The decree on granting concessions for waste incinerators neglects the environmental and health aspects, said the Medical Chamber of Slovenia. The Ministry of Environment and Spatial Panning replies that the decree regulates only a part of building the incinerators and that the legal framework will ensure all environmental and health standards are met.
The Government of Slovenia adopted the decree on granting concessions for waste incinerators to improve the waste management system and reduce the costs of waste exports abroad.
The Medical Chamber of Slovenia said that it is aware that the country must take responsibility for the generated waste, and it is not against waste incineration. Still, the activity has to be adequately regulated. The medical body also stressed that its proposals on the proposed decree, sent before the adoption, weren’t considered.
The decree was adopted at a session held three days before the expiration of the government’s full powers
One of the basic proposals of the Medical Chamber was to make the concession conditional on full compliance with the European Commission’s 2019 requirements for incineration plants or to set at least as strict limit values for the release of toxic substances into the environment as set by the Commission. The Chamber also wanted a site suitability assessment as a selection criterion.
The adopted decree allows granting concessions for waste incineration before environmental impact assessment, the Chamber said.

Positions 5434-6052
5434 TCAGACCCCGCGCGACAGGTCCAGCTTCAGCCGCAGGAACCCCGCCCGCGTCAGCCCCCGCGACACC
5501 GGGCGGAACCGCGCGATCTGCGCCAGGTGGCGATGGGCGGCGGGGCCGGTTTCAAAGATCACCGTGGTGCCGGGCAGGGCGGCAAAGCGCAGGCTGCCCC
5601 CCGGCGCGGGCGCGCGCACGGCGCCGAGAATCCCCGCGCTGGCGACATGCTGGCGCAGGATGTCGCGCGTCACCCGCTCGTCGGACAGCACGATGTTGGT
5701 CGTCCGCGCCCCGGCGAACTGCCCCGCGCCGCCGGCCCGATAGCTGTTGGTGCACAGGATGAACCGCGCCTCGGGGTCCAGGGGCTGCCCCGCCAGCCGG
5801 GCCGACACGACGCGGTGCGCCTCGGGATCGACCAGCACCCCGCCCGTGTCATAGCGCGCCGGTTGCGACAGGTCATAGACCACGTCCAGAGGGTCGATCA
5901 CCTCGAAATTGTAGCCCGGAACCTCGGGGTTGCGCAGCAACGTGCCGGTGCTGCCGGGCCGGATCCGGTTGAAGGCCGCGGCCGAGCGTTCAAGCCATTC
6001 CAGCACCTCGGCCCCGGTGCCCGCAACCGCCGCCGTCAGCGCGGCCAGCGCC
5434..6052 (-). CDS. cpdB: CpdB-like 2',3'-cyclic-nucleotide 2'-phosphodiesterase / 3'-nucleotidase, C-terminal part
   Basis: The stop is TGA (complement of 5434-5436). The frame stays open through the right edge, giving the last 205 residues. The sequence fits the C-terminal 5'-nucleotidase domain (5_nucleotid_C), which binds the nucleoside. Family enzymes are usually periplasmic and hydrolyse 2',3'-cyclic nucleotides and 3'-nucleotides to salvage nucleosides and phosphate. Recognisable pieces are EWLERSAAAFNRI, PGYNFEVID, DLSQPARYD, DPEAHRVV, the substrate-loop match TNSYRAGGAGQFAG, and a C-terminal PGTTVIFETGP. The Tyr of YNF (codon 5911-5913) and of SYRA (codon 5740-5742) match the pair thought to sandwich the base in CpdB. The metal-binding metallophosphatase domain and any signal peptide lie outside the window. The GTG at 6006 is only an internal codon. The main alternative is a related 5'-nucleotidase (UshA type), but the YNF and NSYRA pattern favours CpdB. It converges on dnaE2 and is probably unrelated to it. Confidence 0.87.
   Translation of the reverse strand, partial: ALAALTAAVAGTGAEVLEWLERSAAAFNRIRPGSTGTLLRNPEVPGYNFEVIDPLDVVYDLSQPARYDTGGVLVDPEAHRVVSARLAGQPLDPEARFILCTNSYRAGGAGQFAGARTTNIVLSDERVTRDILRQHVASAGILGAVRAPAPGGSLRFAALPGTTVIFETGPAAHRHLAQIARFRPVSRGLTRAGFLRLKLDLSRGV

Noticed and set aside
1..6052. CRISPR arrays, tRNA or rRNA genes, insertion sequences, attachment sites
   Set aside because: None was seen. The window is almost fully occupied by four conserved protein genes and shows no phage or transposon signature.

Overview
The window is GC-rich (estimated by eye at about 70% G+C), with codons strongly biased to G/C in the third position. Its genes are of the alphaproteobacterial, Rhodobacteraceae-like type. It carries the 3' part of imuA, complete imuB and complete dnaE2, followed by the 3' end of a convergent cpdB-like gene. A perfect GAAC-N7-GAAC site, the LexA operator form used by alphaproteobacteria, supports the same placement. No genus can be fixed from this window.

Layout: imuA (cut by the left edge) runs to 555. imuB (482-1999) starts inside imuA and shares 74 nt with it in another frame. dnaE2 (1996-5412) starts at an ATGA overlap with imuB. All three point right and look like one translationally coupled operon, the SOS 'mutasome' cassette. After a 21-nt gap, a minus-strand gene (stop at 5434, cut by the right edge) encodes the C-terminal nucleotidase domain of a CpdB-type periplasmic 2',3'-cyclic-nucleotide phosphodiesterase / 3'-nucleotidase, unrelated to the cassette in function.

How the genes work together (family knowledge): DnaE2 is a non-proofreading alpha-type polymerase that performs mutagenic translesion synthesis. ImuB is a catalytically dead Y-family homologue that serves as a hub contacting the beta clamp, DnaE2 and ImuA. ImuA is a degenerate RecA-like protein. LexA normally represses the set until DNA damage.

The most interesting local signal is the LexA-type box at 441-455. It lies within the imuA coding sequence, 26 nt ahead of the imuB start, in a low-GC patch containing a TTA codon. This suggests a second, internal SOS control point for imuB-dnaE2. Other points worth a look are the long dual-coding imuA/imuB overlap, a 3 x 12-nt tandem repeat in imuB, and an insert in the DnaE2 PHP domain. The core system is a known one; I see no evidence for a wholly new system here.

The new government should repeal the decree, and adopt a new one
The Medical Chamber also stressed that the timing of the decree’s adoption is inappropriate. The act, a strategic decision on waste management in Slovenia, was adopted at a session held only three days before the expiration of the government’s full powers, the Chamber said.
Of note, Slovenia is to get a new government at the beginning of June. It will be led by the recently appointed Prime Minister Robert Golob, whom energy sector stakeholders from Slovenia and abroad know as a long-time President of the Management Board of GEN-I.
The Chamber proposes the new government repeal the decree and adopt a new one requiring at least full compliance with the European Commission’s 2019 requirements and expert site suitability assessment.
Ministry: the facilities won’t endanger the environment and people
The Ministry of the Environment and Spatial Planning said that obtaining a concession will not be sufficient for the operation of the incinerator, as the concessionaire will have to carry out procedures for its placement and obtain all the prescribed consents and permits.
The ministry said that all circumstances and impacts would be verified in the spatial planning procedures with a comprehensive environmental impact assessment (EIA).
It ensures that all procedures are legally determined to ensure that facilities don’t endanger the environment and people.
According to the ministry, the spatial planning procedures and EIA are not the subjects of a decree, as other laws regulate these procedures.